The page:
The first web server. (Image: Wikimedia Commons)
The first web server. (Image: Wikimedia Commons)

Half a century ago, two laboratories on MIT’s campus set in motion a computing revolution that would change the world. The fax machine, the World Wide Web, robots that can run, jump, and climb—all exist thanks to MIT scientists.

In 1963, the Laboratory for Computer Science (LCS) undertook a project to create a computer system that could be used simultaneously by a large number of people. Known as Project MAC, this shared computing system laid the groundwork for the computer technologies we use today.

Meanwhile, researchers in the Artificial Intelligence (AI) Lab, founded in 1959, pioneered new methods for image-guided surgery and robotics technology for space exploration. The LCS and AI Labs merged in 2003, forming MIT’s Computer Science and Artificial Intelligence Lab (CSAIL).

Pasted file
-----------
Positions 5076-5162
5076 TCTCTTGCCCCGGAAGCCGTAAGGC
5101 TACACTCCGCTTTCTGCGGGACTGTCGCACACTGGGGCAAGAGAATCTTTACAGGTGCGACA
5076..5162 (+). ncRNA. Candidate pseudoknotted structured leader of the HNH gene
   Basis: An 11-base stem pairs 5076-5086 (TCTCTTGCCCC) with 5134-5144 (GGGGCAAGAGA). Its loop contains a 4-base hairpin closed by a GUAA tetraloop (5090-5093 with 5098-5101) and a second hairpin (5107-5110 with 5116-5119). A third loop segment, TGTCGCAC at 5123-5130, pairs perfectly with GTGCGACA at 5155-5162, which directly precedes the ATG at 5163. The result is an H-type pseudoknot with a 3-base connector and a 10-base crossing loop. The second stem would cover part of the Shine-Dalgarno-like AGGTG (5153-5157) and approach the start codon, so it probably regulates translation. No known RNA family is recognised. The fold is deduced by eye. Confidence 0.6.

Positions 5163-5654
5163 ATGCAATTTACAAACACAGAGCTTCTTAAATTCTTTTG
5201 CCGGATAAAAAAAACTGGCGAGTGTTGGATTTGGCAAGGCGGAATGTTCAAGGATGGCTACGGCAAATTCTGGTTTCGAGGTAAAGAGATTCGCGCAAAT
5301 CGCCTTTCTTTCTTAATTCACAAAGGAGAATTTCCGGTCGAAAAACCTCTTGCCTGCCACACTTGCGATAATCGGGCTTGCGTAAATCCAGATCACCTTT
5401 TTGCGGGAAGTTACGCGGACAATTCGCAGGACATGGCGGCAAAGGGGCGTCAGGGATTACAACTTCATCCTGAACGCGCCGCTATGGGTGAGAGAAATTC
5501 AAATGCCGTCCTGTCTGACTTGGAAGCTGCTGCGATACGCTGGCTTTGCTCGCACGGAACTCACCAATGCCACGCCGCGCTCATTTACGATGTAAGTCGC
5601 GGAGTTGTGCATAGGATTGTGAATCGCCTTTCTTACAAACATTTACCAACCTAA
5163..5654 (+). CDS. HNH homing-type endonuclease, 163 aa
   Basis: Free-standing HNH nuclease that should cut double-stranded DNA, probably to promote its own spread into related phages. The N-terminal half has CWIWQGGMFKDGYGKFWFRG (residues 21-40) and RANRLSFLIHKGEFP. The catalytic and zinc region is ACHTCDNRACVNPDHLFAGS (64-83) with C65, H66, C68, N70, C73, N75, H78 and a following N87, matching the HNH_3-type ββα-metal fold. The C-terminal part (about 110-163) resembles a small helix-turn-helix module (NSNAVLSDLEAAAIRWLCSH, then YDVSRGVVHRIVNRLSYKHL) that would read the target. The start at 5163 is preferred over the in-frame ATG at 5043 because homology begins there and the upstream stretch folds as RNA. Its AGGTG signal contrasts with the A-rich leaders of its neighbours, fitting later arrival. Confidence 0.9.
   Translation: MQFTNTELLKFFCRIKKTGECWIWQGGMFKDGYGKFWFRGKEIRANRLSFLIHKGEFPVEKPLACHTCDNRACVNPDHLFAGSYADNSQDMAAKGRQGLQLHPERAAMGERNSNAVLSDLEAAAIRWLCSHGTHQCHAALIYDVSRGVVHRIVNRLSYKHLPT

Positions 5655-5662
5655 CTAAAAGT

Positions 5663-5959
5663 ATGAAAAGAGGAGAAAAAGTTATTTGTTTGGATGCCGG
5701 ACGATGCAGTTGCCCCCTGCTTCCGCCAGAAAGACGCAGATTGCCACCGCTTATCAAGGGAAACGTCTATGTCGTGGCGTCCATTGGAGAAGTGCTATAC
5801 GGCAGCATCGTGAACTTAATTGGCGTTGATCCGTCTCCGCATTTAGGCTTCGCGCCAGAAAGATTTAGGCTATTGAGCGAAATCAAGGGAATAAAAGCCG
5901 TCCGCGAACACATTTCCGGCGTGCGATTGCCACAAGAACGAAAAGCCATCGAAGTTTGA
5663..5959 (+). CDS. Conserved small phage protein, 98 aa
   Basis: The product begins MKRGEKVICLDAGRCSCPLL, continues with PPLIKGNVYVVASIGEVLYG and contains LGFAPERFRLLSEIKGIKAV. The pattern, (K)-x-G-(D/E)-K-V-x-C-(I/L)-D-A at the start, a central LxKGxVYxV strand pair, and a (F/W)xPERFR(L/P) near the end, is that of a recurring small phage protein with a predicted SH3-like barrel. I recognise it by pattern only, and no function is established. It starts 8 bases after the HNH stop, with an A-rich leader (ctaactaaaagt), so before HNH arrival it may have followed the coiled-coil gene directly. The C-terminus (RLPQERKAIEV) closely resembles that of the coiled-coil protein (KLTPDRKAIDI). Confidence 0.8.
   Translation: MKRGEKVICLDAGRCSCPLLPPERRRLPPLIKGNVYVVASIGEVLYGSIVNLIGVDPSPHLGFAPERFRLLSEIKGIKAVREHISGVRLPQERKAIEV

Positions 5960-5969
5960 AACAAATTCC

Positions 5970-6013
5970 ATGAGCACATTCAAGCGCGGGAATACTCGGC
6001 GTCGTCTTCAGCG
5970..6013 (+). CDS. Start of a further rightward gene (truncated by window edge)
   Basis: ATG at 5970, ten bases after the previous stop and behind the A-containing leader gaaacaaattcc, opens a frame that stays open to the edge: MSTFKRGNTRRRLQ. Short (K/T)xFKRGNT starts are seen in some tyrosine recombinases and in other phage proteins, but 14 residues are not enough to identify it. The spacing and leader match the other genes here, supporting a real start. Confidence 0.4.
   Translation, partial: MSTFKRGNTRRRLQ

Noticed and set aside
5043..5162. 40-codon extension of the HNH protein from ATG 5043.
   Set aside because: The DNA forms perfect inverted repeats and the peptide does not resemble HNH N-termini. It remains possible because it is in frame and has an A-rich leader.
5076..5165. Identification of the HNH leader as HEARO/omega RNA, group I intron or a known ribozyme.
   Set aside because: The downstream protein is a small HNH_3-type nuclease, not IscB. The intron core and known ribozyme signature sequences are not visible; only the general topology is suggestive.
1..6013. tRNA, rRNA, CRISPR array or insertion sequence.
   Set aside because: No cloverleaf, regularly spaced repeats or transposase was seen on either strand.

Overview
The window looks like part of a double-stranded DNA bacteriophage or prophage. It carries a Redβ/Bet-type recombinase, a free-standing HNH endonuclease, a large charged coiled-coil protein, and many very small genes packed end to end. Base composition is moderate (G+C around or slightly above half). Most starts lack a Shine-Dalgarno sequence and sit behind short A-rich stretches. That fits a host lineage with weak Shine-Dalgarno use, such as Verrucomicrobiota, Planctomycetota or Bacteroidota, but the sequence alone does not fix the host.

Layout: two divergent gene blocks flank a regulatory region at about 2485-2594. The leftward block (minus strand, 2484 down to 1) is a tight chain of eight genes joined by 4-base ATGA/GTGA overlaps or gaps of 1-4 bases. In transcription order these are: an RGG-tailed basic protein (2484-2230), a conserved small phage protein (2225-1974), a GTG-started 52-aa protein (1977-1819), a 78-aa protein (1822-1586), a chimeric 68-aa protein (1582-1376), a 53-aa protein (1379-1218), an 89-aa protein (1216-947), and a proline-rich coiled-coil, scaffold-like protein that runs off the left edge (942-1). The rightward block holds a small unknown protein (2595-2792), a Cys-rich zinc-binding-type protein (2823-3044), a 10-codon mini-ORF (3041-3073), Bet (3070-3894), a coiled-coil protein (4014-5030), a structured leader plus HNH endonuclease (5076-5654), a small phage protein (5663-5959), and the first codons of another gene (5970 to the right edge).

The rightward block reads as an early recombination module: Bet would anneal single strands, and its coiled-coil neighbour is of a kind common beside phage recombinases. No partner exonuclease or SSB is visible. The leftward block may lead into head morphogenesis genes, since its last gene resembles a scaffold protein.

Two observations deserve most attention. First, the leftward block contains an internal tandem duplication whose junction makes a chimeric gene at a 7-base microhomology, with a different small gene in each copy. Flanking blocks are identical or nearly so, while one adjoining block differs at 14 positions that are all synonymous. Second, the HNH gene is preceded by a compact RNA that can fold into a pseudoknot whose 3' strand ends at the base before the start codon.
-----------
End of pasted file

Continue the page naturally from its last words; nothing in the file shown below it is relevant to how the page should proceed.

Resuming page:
Starting today, May 28, and continuing through tomorrow, CSAIL is commemorating Project MAC and five decades of computer science with a symposium called “MAC 50”. Among the speakers are Bob Metcalfe ’68, co-inventor of the Ethernet, and Akamai Technologies cofounder Tom Leighton PhD ’81.

Fun fact: Project Whirlwind, the first digital computer that could operate in real time, was created at the Institute in 1944—years before there was a lab dedicated to the study of computer science.

Take a look at 50 ways MIT has transformed computer science.

Read the Boston Globe‘s coverage of MAC 50.

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